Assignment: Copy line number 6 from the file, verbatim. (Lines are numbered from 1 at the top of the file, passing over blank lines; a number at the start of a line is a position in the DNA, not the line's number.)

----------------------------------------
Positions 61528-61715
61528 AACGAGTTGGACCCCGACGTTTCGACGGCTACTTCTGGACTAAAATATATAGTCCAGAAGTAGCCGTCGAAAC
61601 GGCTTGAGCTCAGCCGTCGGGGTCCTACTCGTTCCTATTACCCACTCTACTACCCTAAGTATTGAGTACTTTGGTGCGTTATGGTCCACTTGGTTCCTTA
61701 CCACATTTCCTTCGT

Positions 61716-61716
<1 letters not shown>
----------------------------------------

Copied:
<1 letters not shown>